Last month, I was sent a book to review. The book, 100 Things to do in Portland Before You Die, sounded interesting, so I read my copy, and then had the opportunity to talk with one of the authors, Ann Smith, over a virtual cup of coffee (which we should exchange for a real cup of coffee since we’re in the same city!).
Frugal Portland: This is a great list, how did you come up with all 100 things?
Thanks – we think it is a fun mix that has a little something for everyone! To come up with the list I started by brainstorming my favorite things in Portland and then had a larger meeting of the minds with everyone on my team at work. It was important to me that the book didn’t just include my favorite things as that wouldn’t be a very well-rounded list!
What made you want to be a part of this project?
I was fortunate to have been contacted directly the publisher, Reedy Press, which is based in St. Louis. They were looking for someone to write a Portland-focused book and a former colleague of mine (from my time in St. Louis) sent them my way. How could I say no?!
What was item 101, as in, what’s not on the list that should be if you had more than 100 things?
What’s the craziest story you came across when you were writing this book?
Hmmm….did you know that Portland Fashion Week is the world’s first carbon-negative fashion event, and that the entire production is sustained by solar power, offers locally sourced meals, and employs cruelty-free makeup and hair products? I didn’t until we wrote this book!
My mother-in-law is in her 70s and visits often. Where should I take her?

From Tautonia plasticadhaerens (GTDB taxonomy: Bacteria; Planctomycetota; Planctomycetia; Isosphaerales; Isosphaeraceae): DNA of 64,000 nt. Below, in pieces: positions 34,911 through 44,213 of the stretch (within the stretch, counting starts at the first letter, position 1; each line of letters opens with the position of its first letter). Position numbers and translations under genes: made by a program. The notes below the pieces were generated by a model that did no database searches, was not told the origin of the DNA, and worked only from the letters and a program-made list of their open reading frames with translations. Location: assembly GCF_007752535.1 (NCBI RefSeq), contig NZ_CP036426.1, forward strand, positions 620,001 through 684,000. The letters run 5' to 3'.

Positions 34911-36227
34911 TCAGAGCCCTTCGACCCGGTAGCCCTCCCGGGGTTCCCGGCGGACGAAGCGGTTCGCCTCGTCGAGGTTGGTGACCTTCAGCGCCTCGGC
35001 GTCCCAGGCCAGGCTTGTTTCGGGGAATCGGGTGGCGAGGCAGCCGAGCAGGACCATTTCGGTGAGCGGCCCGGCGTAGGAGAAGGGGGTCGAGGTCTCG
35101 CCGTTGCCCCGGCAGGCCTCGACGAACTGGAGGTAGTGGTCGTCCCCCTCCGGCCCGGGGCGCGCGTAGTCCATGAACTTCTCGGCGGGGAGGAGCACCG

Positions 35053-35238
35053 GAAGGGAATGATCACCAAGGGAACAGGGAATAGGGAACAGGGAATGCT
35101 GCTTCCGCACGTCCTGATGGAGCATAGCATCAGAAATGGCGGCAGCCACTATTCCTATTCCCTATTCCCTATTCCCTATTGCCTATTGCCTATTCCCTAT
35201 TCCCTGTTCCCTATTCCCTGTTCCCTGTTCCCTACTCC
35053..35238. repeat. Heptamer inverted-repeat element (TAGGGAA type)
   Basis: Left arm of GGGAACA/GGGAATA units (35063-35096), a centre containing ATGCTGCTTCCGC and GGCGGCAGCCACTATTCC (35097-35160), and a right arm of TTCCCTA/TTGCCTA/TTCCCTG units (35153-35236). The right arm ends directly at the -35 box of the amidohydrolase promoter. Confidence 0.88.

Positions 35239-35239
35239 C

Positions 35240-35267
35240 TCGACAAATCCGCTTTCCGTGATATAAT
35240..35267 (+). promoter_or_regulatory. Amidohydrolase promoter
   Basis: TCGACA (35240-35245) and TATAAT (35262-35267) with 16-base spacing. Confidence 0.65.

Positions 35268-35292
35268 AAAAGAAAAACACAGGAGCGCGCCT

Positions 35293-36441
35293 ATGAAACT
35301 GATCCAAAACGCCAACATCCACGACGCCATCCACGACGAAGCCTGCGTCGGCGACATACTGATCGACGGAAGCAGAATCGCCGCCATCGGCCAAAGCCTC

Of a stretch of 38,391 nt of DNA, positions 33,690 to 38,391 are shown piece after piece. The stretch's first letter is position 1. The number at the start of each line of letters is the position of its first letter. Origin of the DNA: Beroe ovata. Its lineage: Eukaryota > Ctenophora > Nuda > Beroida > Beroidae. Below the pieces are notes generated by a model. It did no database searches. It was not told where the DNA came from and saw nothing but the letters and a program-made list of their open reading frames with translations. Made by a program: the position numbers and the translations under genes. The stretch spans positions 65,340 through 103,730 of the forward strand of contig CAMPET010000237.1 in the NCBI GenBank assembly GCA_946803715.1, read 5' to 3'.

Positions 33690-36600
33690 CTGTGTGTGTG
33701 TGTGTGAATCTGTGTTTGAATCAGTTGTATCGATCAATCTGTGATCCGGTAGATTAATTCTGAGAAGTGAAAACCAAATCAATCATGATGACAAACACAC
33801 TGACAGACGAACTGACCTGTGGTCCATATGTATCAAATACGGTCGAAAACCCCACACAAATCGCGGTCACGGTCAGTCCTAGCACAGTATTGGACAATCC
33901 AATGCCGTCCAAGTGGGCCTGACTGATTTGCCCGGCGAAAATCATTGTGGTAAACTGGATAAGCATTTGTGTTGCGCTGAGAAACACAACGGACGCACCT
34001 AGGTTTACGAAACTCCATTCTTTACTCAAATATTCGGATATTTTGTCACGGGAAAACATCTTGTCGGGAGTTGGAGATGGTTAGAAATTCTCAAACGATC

If you’re looking for a great evening out with world-class food and wine, take her to Nostrana. Then if the weather is nice the next morning, visit the Waffle Window on SW Hawthorne. If she’s looking for some evening entertainment, consider catching some live jazz at Jimmy Mak’s in the Pearl District. Looking to get outside? Next time she’s here during the summer check out one of the lavender festivals, U-pick farms or roadside stands up and down the valley. And if she’s like my mom and loves to shop, there are lots of great options – from vintage boutiques, employee stores and the trendy retailers in the Alberta, Mississippi and Hawthorne districts.
What’s on the list that you personally don’t want to do, and why?
I have a healthy fear of Santacon. Not saying I’d never don the red suit and be part of the craziness, but it would take some convincing (and probably a few warm-up beers)!
Which experience in the book is prototypically Portland? Meaning, what’s on the list that people can’t do anywhere else?
Nearly everything! From the gardens to the food carts, to hiking Multnomah Falls or taking a spin through the Pearl District with Brewcycle, these are experiences especially reserved for those living in and visiting Portland.
Where can we find your book?
The book is available on Amazon and in various bookstores, as well as in Costco stores in and around Portland.